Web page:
Ganja & Hess (1973) - Drama, Fantasy, Horror

Hohum Score

95

Hohummer

After being stabbed with an ancient, germ-infested knife, a doctor's assistant finds himself with an insatiable desire for blood.

IMDB: 6.2
Director: Bill Gunn
Stars: Duane Jones, Marlene Clark
Length: 110 Minutes
PG Rating: R
Reviews: 11 out of 32 found boring (34.37%)

One-line Reviews (34)

The narrative is practically non-existent (and needlessly overlong and confusing).

The story pointless and the direction varies between arty and overdone to dull and sluggish.

That said, one would have to be blind not to see there's a lot bubbling just beneath the surface and like Masaki Kobayashi's KAIDAN, I was carried along by the film's visual style even if the tale was rather slow-moving and not as horrific as I'd like.

It's a really weird and ultra-slow film, definitely not suitable viewing in case you are looking for barbaric 70's horror.

Put aside your expectations of fangs and capes and bats and you may find yourself really getting immersed in Hess Green's nightmare.

This is just dull and boring and make most wish for the two hours of their life back.

They just see a film with virtually no plot and tons of pointless imagery and immediately decide it's an art film and a masterpiece.

I thought that sense it had Duane jones staring as the main character that it would have at least a little potential in it but what i saw most of his acting was boring dialogue and not enough enthusiasm in his character.

I felt that the film was unbearably slow moving, featured unsympathetic characters, suffered from lackadaisical direction and mumbled line readings, contained numerous scenes that petered out listlessly and meaninglessly, and concluded with an excruciatingly protracted gospel finale.

As a white person, this viewer can't really delve into the meanings, symbolism, and imagery intended for the African-American audience, but he certainly found this to be an intriguing film that owes more to art films than conventional horror.

Put simply, this is one of the most boring films I have ever seen: the artsy fartsy approach, the aimless direction, the pointless discourse (including a baffling monologue about a snowball fight), and the prolonged evangelical church service at the end all making for a dull experience.

A sleep-inducing mess not worth your time.

The music score adds that much more to it, while the photography and editing techniques envelop the whole in a truly stunning visual style.

A disastrous, boring and just dreadful attempt to make an art horror film.

Duane Jones ("Night of the Living Dead") gives a marvelously languid performance as a doctor who suffers from an insatiable desire for human blood, brought onto him after being stabbed with an ancient cursed dagger.

I'm completely open to abstract film and the use of images to convey your symbolism, but you can achieve the same effect and still present an entertaining narrative.

This is a truly abysmal effort that has very little elements that are enjoyable and wasn't all that entertaining at all.

Duane Jones is fascinating as ever, even he's made only so-and-so-much films.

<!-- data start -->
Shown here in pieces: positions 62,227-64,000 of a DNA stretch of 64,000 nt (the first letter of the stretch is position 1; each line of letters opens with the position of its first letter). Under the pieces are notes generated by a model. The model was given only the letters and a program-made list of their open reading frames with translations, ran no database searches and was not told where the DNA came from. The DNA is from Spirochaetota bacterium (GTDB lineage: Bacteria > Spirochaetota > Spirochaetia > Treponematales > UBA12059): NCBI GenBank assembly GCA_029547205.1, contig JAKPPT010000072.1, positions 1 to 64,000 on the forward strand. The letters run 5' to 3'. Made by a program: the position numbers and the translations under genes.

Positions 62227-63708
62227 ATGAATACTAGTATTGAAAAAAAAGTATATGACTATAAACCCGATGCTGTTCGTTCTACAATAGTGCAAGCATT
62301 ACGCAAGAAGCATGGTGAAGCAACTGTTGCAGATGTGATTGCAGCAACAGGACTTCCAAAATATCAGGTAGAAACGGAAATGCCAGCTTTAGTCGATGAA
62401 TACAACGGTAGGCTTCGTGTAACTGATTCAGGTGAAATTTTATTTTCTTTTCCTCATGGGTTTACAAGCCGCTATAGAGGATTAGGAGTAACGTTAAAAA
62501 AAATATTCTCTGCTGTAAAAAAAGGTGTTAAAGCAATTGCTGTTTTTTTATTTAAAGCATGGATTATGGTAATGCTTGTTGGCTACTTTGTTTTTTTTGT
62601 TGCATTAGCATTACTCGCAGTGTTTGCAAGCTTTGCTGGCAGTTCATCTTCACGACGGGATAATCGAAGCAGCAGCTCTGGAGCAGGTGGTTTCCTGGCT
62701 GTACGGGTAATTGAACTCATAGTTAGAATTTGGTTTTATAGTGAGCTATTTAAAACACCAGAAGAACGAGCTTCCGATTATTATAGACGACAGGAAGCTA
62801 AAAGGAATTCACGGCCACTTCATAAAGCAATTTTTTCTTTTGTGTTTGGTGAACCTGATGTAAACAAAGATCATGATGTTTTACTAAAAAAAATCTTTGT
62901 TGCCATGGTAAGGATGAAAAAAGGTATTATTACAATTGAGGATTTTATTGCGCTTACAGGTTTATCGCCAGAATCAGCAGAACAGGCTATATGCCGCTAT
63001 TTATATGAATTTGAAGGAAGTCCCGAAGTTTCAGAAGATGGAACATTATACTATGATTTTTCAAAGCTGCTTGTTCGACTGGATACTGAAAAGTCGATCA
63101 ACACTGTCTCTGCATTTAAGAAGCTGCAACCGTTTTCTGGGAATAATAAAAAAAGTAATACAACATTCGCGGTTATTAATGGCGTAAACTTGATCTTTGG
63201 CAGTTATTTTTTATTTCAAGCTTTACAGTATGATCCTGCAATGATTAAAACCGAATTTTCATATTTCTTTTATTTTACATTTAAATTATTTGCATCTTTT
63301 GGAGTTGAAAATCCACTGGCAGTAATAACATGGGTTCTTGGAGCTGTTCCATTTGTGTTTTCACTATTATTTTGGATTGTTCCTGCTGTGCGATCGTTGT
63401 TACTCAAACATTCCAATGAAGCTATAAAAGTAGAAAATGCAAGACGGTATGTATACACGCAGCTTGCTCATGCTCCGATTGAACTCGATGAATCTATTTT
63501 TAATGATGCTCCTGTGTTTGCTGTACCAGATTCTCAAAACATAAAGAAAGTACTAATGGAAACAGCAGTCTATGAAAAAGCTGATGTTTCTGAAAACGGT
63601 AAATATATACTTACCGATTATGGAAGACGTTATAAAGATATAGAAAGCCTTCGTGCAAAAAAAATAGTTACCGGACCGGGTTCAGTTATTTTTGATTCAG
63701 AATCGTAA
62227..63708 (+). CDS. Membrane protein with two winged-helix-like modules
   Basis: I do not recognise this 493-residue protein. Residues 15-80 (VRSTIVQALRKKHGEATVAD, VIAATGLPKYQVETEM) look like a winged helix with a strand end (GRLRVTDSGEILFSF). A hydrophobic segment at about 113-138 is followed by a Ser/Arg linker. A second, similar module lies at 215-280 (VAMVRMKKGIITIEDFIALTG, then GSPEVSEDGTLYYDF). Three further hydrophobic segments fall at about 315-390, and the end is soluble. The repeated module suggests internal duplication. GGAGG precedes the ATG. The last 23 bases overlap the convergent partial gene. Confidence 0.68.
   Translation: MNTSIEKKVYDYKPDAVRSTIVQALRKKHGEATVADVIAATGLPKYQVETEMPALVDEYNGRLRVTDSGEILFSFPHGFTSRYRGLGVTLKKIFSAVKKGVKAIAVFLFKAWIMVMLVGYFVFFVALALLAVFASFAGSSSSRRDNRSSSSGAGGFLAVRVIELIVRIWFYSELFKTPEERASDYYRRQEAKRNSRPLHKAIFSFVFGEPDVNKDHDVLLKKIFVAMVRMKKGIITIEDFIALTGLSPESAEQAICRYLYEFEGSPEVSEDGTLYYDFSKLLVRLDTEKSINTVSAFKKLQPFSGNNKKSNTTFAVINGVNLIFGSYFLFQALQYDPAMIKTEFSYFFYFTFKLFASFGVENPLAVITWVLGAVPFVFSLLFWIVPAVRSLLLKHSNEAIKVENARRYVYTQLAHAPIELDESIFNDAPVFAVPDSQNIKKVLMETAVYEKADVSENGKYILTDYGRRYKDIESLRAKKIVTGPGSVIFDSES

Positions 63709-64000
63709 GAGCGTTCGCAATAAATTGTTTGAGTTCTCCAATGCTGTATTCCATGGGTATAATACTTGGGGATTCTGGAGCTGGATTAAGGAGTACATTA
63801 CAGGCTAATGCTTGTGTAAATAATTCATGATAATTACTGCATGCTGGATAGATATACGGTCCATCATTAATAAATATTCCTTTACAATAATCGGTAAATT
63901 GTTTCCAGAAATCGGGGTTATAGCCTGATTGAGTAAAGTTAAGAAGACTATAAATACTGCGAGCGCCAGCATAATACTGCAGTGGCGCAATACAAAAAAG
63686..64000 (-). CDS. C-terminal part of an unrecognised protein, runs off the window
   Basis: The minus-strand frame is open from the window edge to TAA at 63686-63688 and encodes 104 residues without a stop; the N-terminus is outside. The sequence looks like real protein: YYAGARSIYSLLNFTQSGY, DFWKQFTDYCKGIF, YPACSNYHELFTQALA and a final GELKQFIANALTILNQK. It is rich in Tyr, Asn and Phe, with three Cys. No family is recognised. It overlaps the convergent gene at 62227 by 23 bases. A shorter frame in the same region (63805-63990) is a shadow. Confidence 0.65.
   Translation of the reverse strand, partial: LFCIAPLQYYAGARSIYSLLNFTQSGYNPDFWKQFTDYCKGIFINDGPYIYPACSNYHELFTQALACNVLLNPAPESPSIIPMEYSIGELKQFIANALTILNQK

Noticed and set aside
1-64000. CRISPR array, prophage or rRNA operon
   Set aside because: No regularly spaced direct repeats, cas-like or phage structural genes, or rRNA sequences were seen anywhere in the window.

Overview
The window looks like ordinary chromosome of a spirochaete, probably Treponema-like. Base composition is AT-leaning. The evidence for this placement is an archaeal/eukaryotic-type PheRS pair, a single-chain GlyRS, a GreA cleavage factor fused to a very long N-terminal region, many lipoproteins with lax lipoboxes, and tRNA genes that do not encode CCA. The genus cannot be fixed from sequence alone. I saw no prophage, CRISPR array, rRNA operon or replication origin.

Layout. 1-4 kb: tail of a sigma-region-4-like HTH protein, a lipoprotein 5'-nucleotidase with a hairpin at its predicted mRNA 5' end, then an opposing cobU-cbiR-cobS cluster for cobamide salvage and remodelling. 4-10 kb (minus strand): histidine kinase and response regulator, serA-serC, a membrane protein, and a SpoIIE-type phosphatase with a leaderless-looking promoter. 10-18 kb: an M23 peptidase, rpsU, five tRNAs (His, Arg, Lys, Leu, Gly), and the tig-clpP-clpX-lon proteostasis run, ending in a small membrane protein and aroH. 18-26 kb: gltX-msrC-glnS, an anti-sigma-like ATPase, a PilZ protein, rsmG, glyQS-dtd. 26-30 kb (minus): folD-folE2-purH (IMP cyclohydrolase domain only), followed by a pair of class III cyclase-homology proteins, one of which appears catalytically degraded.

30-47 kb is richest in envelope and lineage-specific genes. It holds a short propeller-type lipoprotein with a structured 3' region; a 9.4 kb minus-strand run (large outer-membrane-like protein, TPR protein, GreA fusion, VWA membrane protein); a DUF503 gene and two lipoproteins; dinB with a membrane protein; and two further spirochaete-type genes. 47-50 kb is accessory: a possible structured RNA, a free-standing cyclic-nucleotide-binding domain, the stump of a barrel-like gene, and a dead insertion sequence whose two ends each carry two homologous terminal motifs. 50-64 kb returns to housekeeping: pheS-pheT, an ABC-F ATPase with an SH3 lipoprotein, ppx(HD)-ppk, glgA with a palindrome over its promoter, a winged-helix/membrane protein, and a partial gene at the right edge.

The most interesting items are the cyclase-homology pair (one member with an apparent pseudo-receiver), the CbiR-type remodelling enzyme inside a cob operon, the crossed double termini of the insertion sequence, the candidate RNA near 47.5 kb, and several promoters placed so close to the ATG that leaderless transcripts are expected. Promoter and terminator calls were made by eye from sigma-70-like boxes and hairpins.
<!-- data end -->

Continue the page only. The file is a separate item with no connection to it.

Ultimately, I thought the film was boring, incomprehensible, amateurish, and almost unwatchable.

However, the movie is entertaining and I must say somewhat ahead of it's time in cinema.

That just makes the film seem endlessly long and excruciatingly boring, since we don't have anything to really get a grasp on at all beyond the few decent moments of eroticism and sensuality present in their romance with each other.

I had never heard of this film prior to reading the article (which also mentioned that the movie could be found on video under various alternate titles, including "Blood Couple" and "Black Vampire"), but it sounded intriguing and I kept an eye out for it.

There was a time when film was slower.

I can't say I liked it very much because, honestly, it's a super-pretentious film that goes on for far too long without actually handling about anything.

Dull, incoherent, pedestrian direction, mediocre acting, clueless editing, blind cinematography, and almost certainly no writing (this thing surely couldn't have been scripted).

Uncommon, yet entertaining.

Ganja and Hess is a shoddy, ill-conceived and painfully tedious experience.

I'm sure I'll get Not Helpfuls from the folks who assume that I'm just not intelligent or artistic enough to appreciate this "classic masterpiece", but this could have been done well, done intelligently and still created a much more entertaining film in the meantime.

We even get a few additional characters that pop into the story and other strange bits like a wedding scene and a drawn out sequence inside a church.

The best kinds of "different" films are the ones that challenge the norms and conventions of moviemaking while engaging the viewer emotionally in some way.

The main thing with this is that nothing happens at all in here and it's an endless repeat of boring blather about nothing in particular or endless looping of an admittedly-catchy tribal song and not much else, as the film's barely-there plot unfolds in such a confusing, mystifying manner that there's almost no way to ensure what's going on at all.

What I heard was very repetitive "music" that got increasingly annoying.

It could be funny, sad,exciting, scary, enlightening, or just plain entertaining.

The result is a pretentious dud full of meandering scenes, mumbled dialogue and offbeat action, a tortuously trippy pile of tosh that left its backers (and me) distinctly unimpressed.